The Church of England is making major overtures to affirm transgender and LGBT people and rejecting any notion that gender transition or same-sex sexual orientation could be understood as sin.
On Sunday, the church's general synod voted 284 to 78 in favor of a motion to affirm transgender people in parish churches and offer special liturgy services to mark their gender transition.
Reverend Christopher Newlands opened the debate on the motion saying he hoped to make a powerful statement. "We believe that trans people are cherished and loved by God, who created them and is present through all the twists and turns of their lives," he said.
The synod also voted to denounce what it calls "conversion therapy" for those struggling with same-sex attraction.
The motion was moved by Jayne Ozanne who called the therapy "harmful" and "dangerous" saying "people may be able to alter their behavior but they can never alter their innate desire."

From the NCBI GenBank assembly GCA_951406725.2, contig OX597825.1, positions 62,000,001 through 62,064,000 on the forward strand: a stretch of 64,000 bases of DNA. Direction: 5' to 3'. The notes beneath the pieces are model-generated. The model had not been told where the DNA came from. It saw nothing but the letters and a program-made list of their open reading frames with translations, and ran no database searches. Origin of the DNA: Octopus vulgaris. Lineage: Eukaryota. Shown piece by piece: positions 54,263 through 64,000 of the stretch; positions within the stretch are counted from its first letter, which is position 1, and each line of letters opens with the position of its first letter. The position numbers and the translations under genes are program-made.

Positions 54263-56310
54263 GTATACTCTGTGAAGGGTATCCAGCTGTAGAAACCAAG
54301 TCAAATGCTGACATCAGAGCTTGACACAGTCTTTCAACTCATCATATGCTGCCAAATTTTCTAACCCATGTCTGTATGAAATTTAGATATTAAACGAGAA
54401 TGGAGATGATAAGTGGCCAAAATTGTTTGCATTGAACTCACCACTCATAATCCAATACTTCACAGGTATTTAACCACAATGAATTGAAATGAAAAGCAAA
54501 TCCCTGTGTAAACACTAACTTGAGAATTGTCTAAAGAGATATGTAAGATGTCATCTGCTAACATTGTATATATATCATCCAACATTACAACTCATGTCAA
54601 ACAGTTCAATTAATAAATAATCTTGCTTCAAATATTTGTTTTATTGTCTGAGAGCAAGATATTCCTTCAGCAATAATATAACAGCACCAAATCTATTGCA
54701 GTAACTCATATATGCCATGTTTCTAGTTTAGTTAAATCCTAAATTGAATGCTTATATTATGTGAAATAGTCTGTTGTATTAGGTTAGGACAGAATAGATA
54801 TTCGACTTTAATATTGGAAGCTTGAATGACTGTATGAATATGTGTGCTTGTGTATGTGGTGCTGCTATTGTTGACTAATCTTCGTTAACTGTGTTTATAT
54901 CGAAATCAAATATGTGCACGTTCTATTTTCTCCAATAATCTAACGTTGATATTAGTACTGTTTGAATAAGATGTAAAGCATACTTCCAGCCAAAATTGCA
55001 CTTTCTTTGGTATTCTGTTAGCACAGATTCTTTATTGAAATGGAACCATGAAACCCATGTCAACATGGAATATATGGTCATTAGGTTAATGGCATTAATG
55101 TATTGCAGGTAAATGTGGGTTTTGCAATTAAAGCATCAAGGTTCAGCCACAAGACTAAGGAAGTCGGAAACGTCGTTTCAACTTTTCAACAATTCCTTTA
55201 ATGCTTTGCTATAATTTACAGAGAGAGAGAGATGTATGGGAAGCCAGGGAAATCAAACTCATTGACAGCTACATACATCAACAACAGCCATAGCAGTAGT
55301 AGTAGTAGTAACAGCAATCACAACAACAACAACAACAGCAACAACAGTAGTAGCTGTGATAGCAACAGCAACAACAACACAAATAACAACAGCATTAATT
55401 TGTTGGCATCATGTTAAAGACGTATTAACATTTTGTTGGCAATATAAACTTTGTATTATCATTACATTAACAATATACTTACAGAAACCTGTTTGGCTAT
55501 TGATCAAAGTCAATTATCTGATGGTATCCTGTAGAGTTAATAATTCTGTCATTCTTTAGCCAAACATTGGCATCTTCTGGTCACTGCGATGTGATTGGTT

Those who opposed the motion noted that it could limit ministry to those struggling with same-sex attraction. The Guardian reports that some synod members expressed concern that it would constrict those in the church seeking to provide pastoral care and prayer for sexual minorities.
Conservatives in the Church of England have been concerned about its pro-LGBT movement for years and started the Global Anglican Future Conference (GAFCON) in 2008 to "retain and restore the Bible to the heart of the Anglican Communion."